Inedible portions of animals will be placed into barrels stored in a chiller room in the facility and picked up several times a week by a company that will transport them for further processing into fertilizer and other consumer products.

The facility’s operating hours are planned to be 8 a.m. to 5 p.m. Monday through Friday and 8 a.m. to noon on Saturdays, possibly extending to 5 p.m. during busy times.

The Indiana State Department of Agriculture supports the project, as do elected and public officials, area farming operations and meat industry organizations. They cite the lack of such a facility in Hancock County and the long wait times at similar facilities across the state. The Hancock County Planning Department received 36 letters of support for the project.

The county also received 31 letters from people opposed and three petitions against the project totaling more than 80 signatures.

Several Twin Oaks residents spoke against the project at the zoning board’s meeting this week. They emphasized they weren’t opposed to animal processing, just the proposal’s proximity to their neighborhood. Testimonies included concerns about possible negative impacts to property values, doubts over assurances that the facility won’t result in any unpleasant odors and doubts that the nearby wastewater treatment facility would be able to handle the facility’s wastewater. They also expressed a lack of trust in Smith’s ability to be a good neighbor, reporting disturbances like early-morning loud noises from his construction operation.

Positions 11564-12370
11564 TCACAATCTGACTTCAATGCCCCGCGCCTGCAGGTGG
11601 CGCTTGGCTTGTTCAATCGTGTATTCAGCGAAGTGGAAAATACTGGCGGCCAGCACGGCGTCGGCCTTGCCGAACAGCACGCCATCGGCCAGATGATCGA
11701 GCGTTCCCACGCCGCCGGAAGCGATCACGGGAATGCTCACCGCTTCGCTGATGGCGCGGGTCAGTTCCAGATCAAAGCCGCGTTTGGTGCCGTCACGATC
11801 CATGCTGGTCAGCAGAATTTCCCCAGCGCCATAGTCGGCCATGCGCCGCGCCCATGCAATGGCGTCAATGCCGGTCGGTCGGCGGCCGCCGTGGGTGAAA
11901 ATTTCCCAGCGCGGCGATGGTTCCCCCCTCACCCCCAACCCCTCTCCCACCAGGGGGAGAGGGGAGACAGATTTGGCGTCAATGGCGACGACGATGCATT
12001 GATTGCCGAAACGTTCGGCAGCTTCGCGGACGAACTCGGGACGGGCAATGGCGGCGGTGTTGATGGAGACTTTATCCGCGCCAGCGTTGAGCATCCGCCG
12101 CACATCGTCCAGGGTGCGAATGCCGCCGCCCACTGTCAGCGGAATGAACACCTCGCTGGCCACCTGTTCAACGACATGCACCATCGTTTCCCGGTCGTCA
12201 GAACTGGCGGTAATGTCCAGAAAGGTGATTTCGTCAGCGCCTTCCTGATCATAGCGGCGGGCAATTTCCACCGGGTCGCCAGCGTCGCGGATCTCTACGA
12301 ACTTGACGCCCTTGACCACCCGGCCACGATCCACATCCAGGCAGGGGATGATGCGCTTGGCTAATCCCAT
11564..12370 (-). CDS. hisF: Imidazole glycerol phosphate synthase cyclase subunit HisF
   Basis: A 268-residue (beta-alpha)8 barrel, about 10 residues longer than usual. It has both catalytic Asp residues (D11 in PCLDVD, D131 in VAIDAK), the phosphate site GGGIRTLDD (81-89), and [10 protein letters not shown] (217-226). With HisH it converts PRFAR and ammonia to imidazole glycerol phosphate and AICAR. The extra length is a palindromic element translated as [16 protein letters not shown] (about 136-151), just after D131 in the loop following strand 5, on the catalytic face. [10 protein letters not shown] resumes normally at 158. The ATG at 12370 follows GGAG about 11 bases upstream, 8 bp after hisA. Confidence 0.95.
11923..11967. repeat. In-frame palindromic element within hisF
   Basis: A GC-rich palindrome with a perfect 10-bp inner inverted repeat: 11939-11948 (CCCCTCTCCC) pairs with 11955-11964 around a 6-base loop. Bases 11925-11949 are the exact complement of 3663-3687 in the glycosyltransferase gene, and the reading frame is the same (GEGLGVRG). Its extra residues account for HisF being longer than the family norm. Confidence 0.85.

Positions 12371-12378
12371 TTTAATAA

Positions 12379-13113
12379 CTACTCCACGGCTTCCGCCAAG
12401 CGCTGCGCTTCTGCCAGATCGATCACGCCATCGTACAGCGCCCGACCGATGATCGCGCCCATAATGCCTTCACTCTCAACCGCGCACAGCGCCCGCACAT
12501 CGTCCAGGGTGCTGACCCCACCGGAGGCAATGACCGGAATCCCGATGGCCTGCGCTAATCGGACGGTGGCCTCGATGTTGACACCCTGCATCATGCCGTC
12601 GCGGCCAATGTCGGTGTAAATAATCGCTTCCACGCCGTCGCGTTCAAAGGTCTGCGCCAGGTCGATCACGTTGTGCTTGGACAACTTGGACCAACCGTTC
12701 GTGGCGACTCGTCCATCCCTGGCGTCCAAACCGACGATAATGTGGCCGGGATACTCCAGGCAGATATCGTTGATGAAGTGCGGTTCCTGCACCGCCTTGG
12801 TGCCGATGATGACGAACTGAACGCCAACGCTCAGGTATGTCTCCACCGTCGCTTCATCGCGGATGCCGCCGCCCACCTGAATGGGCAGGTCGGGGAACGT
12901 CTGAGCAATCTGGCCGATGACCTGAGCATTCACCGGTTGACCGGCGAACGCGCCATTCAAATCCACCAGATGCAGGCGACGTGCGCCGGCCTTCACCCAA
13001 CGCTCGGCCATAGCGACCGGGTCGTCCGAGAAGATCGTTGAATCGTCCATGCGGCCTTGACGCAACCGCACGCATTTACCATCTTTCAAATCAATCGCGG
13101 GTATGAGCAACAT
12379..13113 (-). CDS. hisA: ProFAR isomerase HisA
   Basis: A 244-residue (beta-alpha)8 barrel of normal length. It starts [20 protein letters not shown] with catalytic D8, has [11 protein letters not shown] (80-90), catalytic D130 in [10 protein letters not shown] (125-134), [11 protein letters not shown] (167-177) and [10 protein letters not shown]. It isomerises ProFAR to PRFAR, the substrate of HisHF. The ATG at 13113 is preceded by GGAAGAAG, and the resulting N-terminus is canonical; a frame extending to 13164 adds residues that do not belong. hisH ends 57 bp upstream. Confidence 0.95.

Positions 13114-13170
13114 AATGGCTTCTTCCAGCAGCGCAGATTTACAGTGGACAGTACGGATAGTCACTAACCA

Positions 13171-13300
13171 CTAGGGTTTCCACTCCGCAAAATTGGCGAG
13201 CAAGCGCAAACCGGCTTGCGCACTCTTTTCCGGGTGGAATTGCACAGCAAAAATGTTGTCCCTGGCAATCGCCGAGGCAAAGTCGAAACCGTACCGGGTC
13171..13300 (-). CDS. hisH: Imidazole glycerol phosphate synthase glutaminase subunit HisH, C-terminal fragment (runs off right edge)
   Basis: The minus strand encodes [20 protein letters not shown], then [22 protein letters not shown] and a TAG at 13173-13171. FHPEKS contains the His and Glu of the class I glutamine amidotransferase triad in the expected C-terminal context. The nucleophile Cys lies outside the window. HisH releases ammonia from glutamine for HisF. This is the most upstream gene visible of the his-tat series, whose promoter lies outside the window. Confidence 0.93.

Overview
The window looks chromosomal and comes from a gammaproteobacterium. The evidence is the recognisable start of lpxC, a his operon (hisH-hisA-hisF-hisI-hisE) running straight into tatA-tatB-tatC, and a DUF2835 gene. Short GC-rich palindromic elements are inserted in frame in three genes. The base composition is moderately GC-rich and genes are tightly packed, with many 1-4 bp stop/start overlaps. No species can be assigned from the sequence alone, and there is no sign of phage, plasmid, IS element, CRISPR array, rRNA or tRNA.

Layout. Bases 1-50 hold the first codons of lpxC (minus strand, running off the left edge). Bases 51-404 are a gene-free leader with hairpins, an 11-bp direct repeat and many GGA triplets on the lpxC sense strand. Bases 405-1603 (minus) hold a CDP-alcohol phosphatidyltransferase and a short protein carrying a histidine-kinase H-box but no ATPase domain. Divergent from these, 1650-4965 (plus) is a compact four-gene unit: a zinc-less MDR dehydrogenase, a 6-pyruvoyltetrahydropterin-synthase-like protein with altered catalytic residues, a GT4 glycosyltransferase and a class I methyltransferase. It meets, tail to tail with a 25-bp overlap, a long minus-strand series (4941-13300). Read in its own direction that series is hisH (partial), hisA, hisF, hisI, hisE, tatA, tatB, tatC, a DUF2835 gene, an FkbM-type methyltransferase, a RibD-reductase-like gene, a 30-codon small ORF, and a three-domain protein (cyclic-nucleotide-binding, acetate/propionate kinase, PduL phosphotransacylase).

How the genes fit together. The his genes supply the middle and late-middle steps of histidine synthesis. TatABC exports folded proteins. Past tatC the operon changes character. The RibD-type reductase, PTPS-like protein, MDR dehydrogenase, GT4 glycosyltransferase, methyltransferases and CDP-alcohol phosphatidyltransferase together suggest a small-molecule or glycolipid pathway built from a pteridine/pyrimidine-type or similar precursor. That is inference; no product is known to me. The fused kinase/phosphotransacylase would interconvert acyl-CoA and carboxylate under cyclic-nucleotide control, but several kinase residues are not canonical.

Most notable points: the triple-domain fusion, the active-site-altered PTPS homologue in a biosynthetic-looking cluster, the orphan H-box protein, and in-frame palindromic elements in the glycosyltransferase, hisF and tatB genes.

“It’s not a good fit,” Edward Flick said. “A construction company is needed, animal processing is needed, but not next to a residential neighborhood which was there first.”

Mike Dale, executive director of the Hancock County Area Plan Commission and Board of Zoning Appeals, said he did not have an issue with the setback variance. However, he reiterated his empathy for Twin Oaks residents and his unfavorable recommendation for the special exception that he shared last month when the request was first introduced.

“Also I am concerned about the delivery of animals,” Dale said. “They could present noxious conditions to nearby property owners. The activity could produce an environment that’s inconsistent with the adjacent residential properties, and the project is not consistent with the purpose of our zoning code to promote compatibility between adjoining land uses.”

The zoning board’s approval is subject to several conditions. With the exception of motor vehicles, the operation should not produce any noise or odor, detectable without instruments, at the property line of the adjoining residential district. Also, the zoning board reserves the right to modify or revoke the special exception at a public hearing if the operation constitutes a public nuisance. Dale explained that means if the county receives complaints about the operation indicating an inconsistency with what was approved, SP Property Investments can be notified about them in an attempt to reach a resolution.

With the special exception and variance approved, next on SP Property Investments’ list is pursuing a building permit and state construction design release, among other approvals. Smith told the Daily Reporter if all goes according to plan, he intends for construction to start in the next 30 days. He estimates animal processing won’t start until the first of next year due to a long lead time for equipment needed in the facility.